The Scottish Culture Minister, Michael Russell, has visited New Lanark to see the digital documentation of the world heritage site taking place. A team from Historic Scotland and Glasgow School of Art began scanning the site this month as part of the Scottish Government’s project to digitally document the country’s five World Heritage Sites, and five international heritage sites, creating what will be known as the Scottish 10.
The Minister said: “The Scottish 10 is a groundbreaking project which will provide us with 3D visual documentation of Scottish historical landmarks. It is a project which will allow us and our partners, such as New Lanark Trust, to engage with cutting edge laser technology to interpret and record Scotland’s most important and iconic sites. “I am delighted to see that work is underway on our first Scottish site which, already has gathered some impressive image data, and know that the material will assist the Trust in continuing to inform and educate people about the historical and cultural importance of New Lanark.”
Dr Jim Arnold, Director, New Lanark Trust, said: “New Lanark is such an iconic location with a rich history influenced by mill owner and social pioneer Robert Owen whose ideas and thinking were far ahead of their time. I’m pleased that New Lanark has been chosen to be part of such an innovative and technically advanced project to record the natural and built environments of this unique site. ” Douglas Pritchard, Head of Visualisation, Digital Design Studio at the Glasgow School of Art, said: “As with all the “˜Scottish 10′ sites, the objective of the New Lanark project is to create the definitive 3D record of the architecture and surrounding countryside. By using the most advanced laser scanning technology, we are able to develop an exceptionally accurate, down-to-the-millimetre, three-dimensional archival record of the New Lanark site. The results of this project – three-dimensional models, animations and illustrations – will be used to digitally preserve the site should it ever need to be repaired due to fire damage, flood or other disaster. ”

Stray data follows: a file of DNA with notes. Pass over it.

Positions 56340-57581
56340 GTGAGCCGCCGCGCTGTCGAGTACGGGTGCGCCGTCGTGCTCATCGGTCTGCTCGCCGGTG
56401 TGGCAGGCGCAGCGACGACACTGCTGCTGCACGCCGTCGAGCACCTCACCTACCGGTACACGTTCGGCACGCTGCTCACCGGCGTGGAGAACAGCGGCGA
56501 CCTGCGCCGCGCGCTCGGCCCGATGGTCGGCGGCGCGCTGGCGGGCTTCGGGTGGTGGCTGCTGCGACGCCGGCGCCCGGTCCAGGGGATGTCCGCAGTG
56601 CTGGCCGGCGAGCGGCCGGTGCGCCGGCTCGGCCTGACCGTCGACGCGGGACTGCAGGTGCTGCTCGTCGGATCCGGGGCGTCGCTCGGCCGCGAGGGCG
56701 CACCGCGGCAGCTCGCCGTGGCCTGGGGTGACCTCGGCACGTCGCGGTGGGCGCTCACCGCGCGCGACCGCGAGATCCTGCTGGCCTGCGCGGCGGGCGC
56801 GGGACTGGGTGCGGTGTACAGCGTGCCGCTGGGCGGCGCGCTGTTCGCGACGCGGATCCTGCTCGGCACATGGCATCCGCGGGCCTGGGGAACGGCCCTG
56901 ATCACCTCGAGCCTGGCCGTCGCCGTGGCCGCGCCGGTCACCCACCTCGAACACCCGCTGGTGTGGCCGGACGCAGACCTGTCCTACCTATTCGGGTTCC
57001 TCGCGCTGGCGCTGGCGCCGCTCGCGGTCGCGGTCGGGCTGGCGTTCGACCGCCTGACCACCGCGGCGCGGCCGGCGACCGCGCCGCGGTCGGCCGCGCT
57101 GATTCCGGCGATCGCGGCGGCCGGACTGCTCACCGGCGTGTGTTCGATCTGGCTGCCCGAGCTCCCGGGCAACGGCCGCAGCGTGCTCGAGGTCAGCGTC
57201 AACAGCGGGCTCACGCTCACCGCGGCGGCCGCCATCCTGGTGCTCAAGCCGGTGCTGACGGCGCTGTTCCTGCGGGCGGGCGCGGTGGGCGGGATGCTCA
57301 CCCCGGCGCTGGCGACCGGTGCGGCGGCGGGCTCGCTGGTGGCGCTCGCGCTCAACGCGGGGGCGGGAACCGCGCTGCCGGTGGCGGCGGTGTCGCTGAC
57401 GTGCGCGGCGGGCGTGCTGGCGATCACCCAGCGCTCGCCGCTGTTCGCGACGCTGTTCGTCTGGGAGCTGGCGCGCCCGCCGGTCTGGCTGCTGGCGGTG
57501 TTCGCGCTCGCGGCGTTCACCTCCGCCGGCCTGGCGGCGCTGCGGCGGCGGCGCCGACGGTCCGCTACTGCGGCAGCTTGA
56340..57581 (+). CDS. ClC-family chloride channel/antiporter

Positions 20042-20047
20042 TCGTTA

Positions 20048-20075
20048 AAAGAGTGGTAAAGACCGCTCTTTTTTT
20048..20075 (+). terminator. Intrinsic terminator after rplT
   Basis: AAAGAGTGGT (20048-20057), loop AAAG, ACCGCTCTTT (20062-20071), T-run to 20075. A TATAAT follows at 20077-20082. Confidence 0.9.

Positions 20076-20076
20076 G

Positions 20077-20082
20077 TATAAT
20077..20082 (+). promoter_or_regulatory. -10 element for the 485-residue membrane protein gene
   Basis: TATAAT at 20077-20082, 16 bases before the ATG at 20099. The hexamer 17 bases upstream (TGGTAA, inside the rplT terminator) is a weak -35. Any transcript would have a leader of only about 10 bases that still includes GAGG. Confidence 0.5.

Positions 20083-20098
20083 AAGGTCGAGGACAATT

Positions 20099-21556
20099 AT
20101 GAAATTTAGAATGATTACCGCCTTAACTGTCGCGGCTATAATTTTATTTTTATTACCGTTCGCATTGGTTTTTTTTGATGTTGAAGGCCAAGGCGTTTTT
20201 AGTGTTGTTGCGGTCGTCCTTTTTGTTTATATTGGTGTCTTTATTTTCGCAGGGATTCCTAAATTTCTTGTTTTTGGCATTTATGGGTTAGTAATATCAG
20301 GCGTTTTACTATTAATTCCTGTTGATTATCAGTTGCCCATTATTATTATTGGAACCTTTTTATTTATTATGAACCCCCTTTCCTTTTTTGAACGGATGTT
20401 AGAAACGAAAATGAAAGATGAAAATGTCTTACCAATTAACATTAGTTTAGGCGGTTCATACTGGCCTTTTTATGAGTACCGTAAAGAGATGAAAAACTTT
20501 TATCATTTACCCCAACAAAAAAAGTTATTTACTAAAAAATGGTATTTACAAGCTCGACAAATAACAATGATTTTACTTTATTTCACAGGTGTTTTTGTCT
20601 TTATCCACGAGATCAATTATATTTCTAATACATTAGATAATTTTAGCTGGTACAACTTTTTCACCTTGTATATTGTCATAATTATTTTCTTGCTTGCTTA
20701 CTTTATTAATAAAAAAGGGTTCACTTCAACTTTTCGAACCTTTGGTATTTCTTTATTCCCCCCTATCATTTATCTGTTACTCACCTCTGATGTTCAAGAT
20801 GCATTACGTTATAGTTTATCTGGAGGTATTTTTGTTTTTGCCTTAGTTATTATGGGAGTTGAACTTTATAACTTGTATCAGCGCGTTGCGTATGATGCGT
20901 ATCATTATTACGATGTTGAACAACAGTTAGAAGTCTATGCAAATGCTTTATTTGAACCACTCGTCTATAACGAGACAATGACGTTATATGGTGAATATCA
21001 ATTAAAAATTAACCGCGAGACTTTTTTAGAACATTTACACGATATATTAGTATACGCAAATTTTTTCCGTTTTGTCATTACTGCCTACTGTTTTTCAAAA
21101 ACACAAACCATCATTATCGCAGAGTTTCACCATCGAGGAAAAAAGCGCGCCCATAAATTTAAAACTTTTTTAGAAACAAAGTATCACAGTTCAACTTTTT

The scanning team is expected to be at New Lanark until mid-September and will unveil the final scanned images later this year. Inscribed as a World Heritage Site by UNESCO in 2001, New Lanark was is one of five World Heritage Sites in Scotland along with The Antonine Wall, St Kilda, Heart of Neolithic Orkney, and the Old and New Towns of Edinburgh. The cutting edge laser technology can survey and interpret heritage structures in 3D and provides a lasting, digital record of the country’s most important buildings. It also offers a new method for researching and conserving Scotland’s built environment and the collaboration of Historic Scotland and Glasgow School of Art has already seen the technology used on Rosslyn Chapel and Stirling Castle.